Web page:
I thoroughly enjoyed doing the show, party because Graham and Karen are so nice, and partly because it was such fun being silly on the radio. They did say they might have me back one day, which would be brilliant if it happened. I’ll let you know if I do.

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Sunday, February 08, 2009

Unlock Democracy - Charity of the Month (February 2009)

On my Landlord-Law site I have a book reviews section, and from time to time I get sent books to review. Generally they are landlord and tenant related, but I was quite excited, some time before Christmas, to receive a copy of Unlocking Democracy.

I am ashamed to say that I was completely unaware of the Charter 88 organisation which preceded Unlock Democracy, a cross party organisation set up to campaign for democratic and human rights. However it is certainly something of which I approve.

I decided that this was a book I was going to read in some detail before doing my review. I did actually read quite a lot before it got buried in the pile of things to do. That detailed review never did get written. However instead I am making Unlock Democracy my February Charity of the Month.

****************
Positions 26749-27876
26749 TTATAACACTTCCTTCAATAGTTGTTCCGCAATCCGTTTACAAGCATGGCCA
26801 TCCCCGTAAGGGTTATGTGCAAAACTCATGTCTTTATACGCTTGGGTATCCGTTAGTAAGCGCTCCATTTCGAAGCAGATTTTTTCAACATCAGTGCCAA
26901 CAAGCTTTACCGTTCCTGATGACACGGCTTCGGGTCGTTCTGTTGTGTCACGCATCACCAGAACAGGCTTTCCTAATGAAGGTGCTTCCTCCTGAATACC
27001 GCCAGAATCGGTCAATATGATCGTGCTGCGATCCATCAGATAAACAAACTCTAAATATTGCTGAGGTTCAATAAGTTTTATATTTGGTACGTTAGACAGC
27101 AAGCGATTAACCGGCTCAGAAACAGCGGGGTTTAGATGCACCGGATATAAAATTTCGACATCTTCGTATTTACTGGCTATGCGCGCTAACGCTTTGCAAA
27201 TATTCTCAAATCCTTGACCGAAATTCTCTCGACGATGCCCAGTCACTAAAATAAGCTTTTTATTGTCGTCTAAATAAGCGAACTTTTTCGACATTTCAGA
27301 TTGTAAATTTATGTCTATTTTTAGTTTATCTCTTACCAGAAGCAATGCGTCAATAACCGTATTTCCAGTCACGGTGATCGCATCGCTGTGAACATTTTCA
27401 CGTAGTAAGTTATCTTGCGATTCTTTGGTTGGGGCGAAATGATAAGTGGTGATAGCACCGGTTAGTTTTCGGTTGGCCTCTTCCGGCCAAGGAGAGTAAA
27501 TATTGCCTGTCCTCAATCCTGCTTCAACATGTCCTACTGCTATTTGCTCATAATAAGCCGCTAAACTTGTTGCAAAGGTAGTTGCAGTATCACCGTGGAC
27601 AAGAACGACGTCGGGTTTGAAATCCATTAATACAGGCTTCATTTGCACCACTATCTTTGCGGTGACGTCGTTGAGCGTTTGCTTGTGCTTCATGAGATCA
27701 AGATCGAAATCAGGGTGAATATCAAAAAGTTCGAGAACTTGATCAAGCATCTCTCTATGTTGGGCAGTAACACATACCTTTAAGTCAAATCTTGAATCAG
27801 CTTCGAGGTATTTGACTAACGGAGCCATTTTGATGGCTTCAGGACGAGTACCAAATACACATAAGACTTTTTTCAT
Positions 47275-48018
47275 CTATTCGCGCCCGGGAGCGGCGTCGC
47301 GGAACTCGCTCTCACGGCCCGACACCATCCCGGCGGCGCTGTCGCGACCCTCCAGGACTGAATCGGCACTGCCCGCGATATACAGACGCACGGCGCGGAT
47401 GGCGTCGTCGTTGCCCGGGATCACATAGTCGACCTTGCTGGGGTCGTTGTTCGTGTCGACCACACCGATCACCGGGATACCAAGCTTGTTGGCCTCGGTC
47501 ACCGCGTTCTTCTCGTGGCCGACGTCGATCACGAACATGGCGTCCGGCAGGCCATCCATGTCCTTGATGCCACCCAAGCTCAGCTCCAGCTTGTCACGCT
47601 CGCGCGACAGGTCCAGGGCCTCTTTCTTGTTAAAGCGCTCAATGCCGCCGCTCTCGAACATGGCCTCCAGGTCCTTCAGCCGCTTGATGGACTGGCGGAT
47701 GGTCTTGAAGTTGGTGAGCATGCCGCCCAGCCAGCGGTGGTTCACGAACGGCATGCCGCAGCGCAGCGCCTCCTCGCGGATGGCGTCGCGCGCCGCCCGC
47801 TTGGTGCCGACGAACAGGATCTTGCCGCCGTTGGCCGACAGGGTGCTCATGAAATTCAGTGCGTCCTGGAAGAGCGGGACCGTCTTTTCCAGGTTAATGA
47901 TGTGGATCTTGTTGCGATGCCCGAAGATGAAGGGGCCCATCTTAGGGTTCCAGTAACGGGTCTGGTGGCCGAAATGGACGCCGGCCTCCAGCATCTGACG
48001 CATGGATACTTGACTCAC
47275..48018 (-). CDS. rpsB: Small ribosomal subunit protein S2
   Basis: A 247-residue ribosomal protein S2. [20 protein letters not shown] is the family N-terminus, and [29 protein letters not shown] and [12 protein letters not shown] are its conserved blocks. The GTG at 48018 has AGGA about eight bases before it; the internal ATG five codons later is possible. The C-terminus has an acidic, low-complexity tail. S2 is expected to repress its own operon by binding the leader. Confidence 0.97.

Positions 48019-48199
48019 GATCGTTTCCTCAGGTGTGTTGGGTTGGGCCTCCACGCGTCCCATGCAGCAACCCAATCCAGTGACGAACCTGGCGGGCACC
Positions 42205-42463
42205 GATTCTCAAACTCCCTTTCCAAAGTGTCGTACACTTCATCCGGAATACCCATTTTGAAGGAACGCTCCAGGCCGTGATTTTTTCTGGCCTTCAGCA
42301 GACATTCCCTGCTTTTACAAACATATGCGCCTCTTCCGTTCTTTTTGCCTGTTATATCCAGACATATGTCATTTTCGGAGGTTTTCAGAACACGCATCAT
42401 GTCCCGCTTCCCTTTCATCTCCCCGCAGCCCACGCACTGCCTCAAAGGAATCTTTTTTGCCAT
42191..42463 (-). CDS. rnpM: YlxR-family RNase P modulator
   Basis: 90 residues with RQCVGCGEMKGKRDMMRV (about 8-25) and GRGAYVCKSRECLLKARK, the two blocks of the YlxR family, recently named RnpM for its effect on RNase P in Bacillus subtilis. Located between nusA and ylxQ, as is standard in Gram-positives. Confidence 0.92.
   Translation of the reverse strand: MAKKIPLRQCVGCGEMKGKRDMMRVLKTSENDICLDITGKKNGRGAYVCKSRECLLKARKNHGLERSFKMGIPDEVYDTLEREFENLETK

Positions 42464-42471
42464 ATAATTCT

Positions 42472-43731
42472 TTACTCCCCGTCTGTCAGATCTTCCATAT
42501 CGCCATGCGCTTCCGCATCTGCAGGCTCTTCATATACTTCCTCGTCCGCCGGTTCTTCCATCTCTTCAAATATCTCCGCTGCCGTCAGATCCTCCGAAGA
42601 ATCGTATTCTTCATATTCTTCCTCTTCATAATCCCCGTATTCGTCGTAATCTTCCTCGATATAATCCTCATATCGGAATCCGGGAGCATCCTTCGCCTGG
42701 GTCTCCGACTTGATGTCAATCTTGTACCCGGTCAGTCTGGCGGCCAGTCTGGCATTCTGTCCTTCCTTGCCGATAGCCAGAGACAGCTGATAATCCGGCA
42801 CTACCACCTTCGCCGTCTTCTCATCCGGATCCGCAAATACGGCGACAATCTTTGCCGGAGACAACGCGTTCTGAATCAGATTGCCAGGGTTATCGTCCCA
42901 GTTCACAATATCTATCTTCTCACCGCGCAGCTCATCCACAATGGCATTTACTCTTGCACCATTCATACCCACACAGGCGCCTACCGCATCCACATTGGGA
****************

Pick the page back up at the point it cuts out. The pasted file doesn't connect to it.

If you are at all interested in democracy and human rights, I would suggest that you buy the book, and sign up to the web-site. Because however good a political party sound when in opposition, as soon as they are elected they become ‘the government’. And it is not normally in 'the government's' interest to give power to the people, unless forced to do so. However well meaning they may be.

We need organisations like Unlock Democracy to watch out for our interests and tell us when our rights are about to be eroded. If we agree, we can then mobilise the power of the internet, to make our views known by emails to MPs and the press, arranging protest meetings, and signing online petitions. This is the new democracy. Use it!

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Wednesday, February 04, 2009

Two talks - a day in London